the drawing region should be put into. It says that the bottom left
corner of the drawing region corresponds to the window's
y) pixel, and
(w, h) represent the number of pixels
the drawing region should go in each direction. So if you wanted your
drawing to go only into the bottom right quarter of your window, you would
glViewport(winWidth/2, 0, winWidth/2, winHeight/2). But
typically, you want
glViewport(0, 0, winWidth, winHeight) in
order to cover the whole window.
glFinish()? (a.k.a.: Why is my program so slow?)
glFlush() guarantees that all the GL calls
made up to that point will complete execution in a finite amount of
glFlush() returns, but doesn't specify exactly
how soon after.
glFinish() guarantees that all GL calls
made up to that point will complete execution before
So why do you care? If inside your redraw function you draw and then
glFlush(), then GL can queue up any number of
drawing commands. What can happen is that your redraw function gets
called 100 times (via your idle fuction, which in turn is called
repeatedly when no events are pending), each time returning before the
drawing is complete. Thus, you have 100 frames that have been
submitted to GL, but not finished, and then you receive a
keyboard/mouse event. Once you process that event, you will probably
want to change your drawing. So you send the next frame, which is
frame 101, and you have to wait for GL to do 100 frames before you get
the frame resulting from your event. Hence, there is a big lag between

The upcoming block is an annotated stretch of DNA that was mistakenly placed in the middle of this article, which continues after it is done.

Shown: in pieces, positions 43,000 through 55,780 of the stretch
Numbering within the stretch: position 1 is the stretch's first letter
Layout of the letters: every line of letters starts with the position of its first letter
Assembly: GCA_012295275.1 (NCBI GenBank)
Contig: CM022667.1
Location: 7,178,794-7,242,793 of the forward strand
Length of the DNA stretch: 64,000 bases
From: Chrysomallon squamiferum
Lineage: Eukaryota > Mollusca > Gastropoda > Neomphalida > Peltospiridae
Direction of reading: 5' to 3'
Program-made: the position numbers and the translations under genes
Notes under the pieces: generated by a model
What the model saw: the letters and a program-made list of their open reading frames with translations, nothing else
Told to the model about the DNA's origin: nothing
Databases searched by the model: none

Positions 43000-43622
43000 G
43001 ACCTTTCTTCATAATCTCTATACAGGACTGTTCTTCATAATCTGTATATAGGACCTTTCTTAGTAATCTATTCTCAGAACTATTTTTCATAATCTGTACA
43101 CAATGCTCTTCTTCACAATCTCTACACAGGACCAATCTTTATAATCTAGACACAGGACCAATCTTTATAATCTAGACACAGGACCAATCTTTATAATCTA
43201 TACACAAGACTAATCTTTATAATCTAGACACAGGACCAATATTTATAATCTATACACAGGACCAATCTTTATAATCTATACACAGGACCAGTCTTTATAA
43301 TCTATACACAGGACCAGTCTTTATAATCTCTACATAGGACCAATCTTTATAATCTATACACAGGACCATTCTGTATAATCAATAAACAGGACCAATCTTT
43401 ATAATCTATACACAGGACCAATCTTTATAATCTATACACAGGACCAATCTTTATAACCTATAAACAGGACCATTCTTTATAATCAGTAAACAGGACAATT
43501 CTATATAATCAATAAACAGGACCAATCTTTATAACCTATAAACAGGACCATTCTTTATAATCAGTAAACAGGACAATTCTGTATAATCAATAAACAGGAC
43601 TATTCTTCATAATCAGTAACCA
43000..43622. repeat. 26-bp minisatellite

the occurence of an event and drawing of it.
To avoid this, you should use
glFinish() so that the
redraw function does not return until the drawing has finished.
A10. To simply play audio files from the command line, use playaiff, playaifc, or sfplay. To convert audio files between different formats, use sox. To play audio from your code, without using fork() and exec() to invoke one of the executables above, you have to suffer a bit...
None of the raptors running IRIX 5.2 have the digital media development environment dmedia installed on them; dmedia includes man pages, such as the ones above, libraries, include files, sample code, etc. that allow your code to play sound. Hence, incorporating audio in your code is virtually impossible if you are developping on a raptor running IRIX 5.2. By contrast, the new machines, as well as those raptors upgraded to IRIX 5.3, will have dmedia installed on them.
But even if you have access to a platform with dmedia, we still advise against putting time into adding audio to your game; instead, experiment more with the graphics. Finally, if you do decide to go ahead, type insight, and read part two of the IRIS Digital Media Programming Guide.
Nothing, really. C++ and OpenGL are fully compatible. However, pay attention to the following:
A12. This is not possible using the auxiliary library. Calling
auxKeyDownFunc() repeatedly simply adds additional
handlers for that event. When that event occurs, all of the handlers
will get called. Attempting to disable the handler by calling
auxKeyDownFunc() with a 0 or NULL second parameter will
cause a segmentation fault (it simply adds this 0 to the table, and
tries to call the function located at address 0).
A13. Use double buffering. Simply calling
is not enough to make your program use double buffering. You must also ensure
that you are calling
AUX_DOUBLE as an argument, rather than